The U.S. stock market had its worst day since February, with major indices all plunging on rising interest rates and anxiety about tech investments, trade wars and the cost of Hurricane Michael.
The Dow 30 dropped more than 800 points, or 3.1%, to finish at 25,608.03. The S&P also retreated more than 3%, while the tech-heavy Nasdaq took the biggest hit, declining more than 4% to record its worst single-day drop in two years.
Media and tech companies went along for the stomach-churning ride, with the widespread carnage putting every single company in red figures. Traditional conglomerates CBS, Disney and Comcast all shed 3% of their value, while tech issues booked bigger losses. Netflix and Twitter each tumbled 8% and Amazon, Apple and Facebook were not far behind, at 5%, 4% and 4%, respectively. Streaming video pioneer Roku gave back more than 12% on the day.
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A senior White House official told CNBC that President Donald Trump, who has often pointed to rising stock markets at his campaign rallies, had been briefed about the market downturn. “This is a bull market correction. It’s probably healthy. This will pass and the U.S. economy remains strong,” the official said, according to a statement read by CNBC.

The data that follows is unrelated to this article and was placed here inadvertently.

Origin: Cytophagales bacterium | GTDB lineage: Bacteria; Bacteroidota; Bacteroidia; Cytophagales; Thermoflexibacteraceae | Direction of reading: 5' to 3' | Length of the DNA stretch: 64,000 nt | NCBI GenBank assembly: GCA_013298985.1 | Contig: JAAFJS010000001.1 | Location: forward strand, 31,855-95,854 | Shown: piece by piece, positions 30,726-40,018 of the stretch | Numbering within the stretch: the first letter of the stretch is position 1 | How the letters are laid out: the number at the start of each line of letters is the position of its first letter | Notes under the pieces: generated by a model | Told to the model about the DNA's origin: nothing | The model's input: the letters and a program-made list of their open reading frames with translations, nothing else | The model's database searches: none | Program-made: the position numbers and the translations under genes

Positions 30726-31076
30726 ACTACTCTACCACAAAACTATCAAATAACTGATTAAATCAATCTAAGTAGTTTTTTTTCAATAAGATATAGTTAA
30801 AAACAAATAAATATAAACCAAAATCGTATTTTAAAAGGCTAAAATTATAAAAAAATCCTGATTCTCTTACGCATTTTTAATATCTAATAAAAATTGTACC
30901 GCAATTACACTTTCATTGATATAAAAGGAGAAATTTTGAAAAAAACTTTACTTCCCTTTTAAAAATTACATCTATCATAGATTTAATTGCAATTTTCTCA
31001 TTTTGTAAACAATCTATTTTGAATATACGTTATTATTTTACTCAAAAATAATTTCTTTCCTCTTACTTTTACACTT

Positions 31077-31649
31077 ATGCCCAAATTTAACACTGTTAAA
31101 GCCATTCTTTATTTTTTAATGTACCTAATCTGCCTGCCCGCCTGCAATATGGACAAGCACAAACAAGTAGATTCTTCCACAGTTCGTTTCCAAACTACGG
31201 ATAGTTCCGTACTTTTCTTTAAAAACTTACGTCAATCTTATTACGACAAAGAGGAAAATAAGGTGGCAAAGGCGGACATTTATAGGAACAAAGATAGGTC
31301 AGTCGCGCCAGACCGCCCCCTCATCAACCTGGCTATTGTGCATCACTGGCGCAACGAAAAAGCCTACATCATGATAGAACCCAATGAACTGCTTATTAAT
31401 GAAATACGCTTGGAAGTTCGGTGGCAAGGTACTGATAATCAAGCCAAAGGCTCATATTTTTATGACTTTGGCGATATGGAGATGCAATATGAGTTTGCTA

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Treasury yields hit 7-year highs, signaling rising interest rates and potential headaches for companies that borrowed extensively when money was cheap, only to face steep repayments in a higher-rate environment.
Investors and analysts have noted the length of the current economic boom, with sentiment increasing about a likely recession as the gravity of the market-based economy reasserts itself. As stocks have surged through most of this decade, markets have largely erased the damage from the financial crisis that lingered from 2008 to 2010, while prompting speculation about a new bubble.
Major economic reports have pointed to unemployment at a 50-year low and tax cuts beginning to take effect. While those are clear positives, they come eight years into a bull market, about as long as any has ever lasted.
The Dow, the S&P and the Nasdaq all hit record levels between Aug. 30 and Oct. 3, even as the U.S.-China trade policy dispute continued to cast a shadow over company earnings forecasts. Earnings season begins next week — for the media business, Netflix kicks things off on Tuesday.
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